VALPARAISO — Instead of convincing the city to halt the use of fluoride in its water system as he had hoped, Gary Foreman was asked to do what he already is doing: lead the public discussion on the issue.
Foreman, president of Native Sun Productions in Valparaiso, came to Monday’s City Council meeting asking that the city take the lead by no longer adding fluoride to the water and asking Gov. Mitch Daniels to consider a statewide ban on the chemical, which is credited with improving dental health while at the same time being a component in nerve gas.
The city’s water contains naturally occurring fluoride at the level of about half a part per million, and the U.S. Environmental Protection Agency recommends a maximum level of about one part per million. The city adds fluoride to bring its water to the recommended level, which is what Foreman opposes.
He told the council fluoridated toothpaste contains a warning that it should be kept out of the reach of children, and a person should seek medical help if they swallow more than the amount used for brushing. He said it’s a toxin that collects in the body and can cause a number of health problems.
“Fluoride is considered by an overwhelming majority of scientists and chemists to be a major toxin to the human body,” he said. “The human body does not desire or need fluoride for well-being or healthful longevity. The (Federal Food and Drug Administration) has never approved the use of fluoride in public water.”
Foreman made a similar request of the city’s Utilities Board in the fall of 2003. At that time, the board, on the recommendation of Utility Director John Hardwick, agreed to wait for the results of a new study on effects of fluoride by the National Academy of Sciences. The report was expected in the spring of 2004.
The report is now expected to be released next week. According to the American Water Works Association, the report examines whether the limit set by the EPA is adequate to avoid any adverse health effects. It does not examine the risks or benefits of adding fluoride to drinking water to improve dental health.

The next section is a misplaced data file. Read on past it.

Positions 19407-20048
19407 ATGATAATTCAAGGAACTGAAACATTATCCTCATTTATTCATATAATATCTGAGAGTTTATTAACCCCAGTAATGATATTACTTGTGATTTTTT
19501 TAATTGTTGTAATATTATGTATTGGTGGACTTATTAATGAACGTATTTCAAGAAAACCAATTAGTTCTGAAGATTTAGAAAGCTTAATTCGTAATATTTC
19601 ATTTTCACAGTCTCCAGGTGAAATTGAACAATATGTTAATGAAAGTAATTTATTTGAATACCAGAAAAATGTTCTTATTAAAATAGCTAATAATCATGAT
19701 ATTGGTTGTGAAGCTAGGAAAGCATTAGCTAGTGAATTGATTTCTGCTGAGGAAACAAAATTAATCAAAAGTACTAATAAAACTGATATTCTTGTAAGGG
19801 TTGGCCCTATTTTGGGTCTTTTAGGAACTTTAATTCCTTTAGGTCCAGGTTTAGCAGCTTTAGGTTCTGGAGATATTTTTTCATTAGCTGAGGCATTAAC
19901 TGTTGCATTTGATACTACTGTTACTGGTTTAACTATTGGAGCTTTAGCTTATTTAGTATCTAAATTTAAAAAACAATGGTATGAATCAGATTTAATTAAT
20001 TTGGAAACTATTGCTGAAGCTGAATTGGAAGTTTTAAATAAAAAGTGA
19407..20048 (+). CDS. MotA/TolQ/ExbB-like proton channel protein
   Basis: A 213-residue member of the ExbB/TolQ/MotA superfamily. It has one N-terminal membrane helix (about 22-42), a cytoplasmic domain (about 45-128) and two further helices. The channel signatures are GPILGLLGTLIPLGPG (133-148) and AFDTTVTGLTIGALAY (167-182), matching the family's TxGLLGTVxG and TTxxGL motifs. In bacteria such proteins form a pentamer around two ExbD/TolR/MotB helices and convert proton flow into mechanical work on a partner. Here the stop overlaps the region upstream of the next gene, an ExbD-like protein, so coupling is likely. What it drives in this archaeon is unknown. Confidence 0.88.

Foreman cited many recent studies that connected fluoride to health problems such as bone cancer in young boys. He said most European countries have halted fluoridation of water and their dental health is as good or better than that in the U.S. He provided a list of scores of American communities that have halted the use of fluoride.
Councilman Ed Howe said the Centers for Disease Control and Prevention is considering increasing the fluoride level in water, and Hardwick said the number of cities that start using fluoride each year is about equal to the number who stop using it. Councilman Joey Larr said none of the nation’s largest cities have stopped using fluoride.
Paul Sechrist, a retired chemist who worked for the Indiana Department of Environmental Management, supported Foreman saying, “Why put something in the water that hurts people? I’d rather lose my teeth than my brain, liver or kidneys, which is where fluoride accumulates. I think we were sold a bill of goods.”
Mayor Jon Costas said the city needs more information and will wait for the academy’s report, but he asked Foreman to lead the public discussion on the issue.